Buy Vermeer’s hand painted reproductions of superb craftsmanship, that mimic every detail of the master’s work. Choose from dozens of canvas.
For the era, Vermeer painted in a style that we would today call hyper-realistic; every details, every light effect of the scene being meticulously reproduced.
To produce this astounding results of light and darkness, it is believed that Vermeer used a camera obscura - a kind of black box with a hole with a lens in it. The inside of the box would be coated white and utilizing some lenses and mirrors it could reflect an outside image within. This would intensify the reflection’s lights and shadows, allowing the artist to see finer details on surfaces and objects.
It is often reported by art historians and teachers that Vermeer most likely used the tip of his brush handle to erase and recreate certain parts of his painting. He would erase a layer of paint to reveal the undercoating to create a feeling of depth and also to accentuate several light reflections.
To complete off his piece of art, Vermeer's covered them with a type of varnish. This was applied over the paintings to not only protect them yet but as well to add a general shine.
Making a Vermeer's reproduction is a lot of work, even these days. Since we have to make a reproduction of a painting, not a reproduction of a live scene, we do not use a camera obscura, of course.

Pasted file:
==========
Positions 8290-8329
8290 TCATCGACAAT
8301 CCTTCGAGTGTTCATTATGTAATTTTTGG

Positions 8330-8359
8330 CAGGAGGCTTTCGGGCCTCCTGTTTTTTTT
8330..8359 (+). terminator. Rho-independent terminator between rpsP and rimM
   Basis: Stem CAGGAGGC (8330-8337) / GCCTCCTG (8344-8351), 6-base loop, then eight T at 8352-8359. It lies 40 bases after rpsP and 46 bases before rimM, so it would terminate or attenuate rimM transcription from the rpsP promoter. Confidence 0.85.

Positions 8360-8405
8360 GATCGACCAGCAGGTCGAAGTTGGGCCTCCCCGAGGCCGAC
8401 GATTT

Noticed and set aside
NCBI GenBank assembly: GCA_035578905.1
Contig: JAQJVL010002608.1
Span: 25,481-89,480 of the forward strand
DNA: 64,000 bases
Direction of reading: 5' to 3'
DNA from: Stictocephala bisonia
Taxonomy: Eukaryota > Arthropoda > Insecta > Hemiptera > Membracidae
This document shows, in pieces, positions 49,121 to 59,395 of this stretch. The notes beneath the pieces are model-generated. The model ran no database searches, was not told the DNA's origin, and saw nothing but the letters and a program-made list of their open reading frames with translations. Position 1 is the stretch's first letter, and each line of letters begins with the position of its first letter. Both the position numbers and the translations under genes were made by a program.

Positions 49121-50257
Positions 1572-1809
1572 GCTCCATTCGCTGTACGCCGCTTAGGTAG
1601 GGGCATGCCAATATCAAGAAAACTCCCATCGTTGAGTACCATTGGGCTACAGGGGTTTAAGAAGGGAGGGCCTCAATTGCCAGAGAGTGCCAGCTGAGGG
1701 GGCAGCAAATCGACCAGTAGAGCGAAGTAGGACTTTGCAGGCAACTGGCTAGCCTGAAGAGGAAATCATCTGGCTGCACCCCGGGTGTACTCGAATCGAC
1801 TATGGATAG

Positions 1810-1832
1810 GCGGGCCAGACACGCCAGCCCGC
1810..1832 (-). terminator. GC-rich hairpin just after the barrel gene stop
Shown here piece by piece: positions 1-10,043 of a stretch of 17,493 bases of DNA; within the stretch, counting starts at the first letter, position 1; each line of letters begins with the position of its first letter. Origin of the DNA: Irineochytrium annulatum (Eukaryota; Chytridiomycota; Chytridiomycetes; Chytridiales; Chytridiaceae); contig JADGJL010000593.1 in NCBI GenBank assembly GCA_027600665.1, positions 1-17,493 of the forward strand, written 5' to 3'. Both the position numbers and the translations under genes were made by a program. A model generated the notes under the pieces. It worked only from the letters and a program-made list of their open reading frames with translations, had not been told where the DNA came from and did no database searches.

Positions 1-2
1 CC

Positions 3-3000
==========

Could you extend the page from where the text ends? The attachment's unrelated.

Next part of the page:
But to be thorough and paint like Vermeers, we use a transfer of the painting, that help us draw the outlines exactly. The undercoat are often applied with ultramarine, as Vermeer would do. He used ultramarine as an undercoat in his works as he felt this would enhance the painting's visual quality and surface which, he believed, resulted in his techniques being enhanced.
Once that is done, we start the long work of copying the textures and colors, layer by layers, painting with glazes, until the result becomes perfect.
For Johannes Vermeer painting reproductions, you can order the canvas aged - yes, we can even reproduce the little cracks that makes the painting look old.
Vermeer was a realist artist who focused on chiaroscuro and became a pro using this technique. The artist specialized in using the camera obscura that had surfaced in Dutch markets, and was a devoted fan of using various lens and glass contraptions to discover new ways of capturing light in various contexts.
There is only little information on Vermeer's personal life. He appears to have committed his lifetime to his work and never left his home town of Delft. The secret surrounding Vermeer led to Thoré Bürger naming him "The Sphinx of Delft".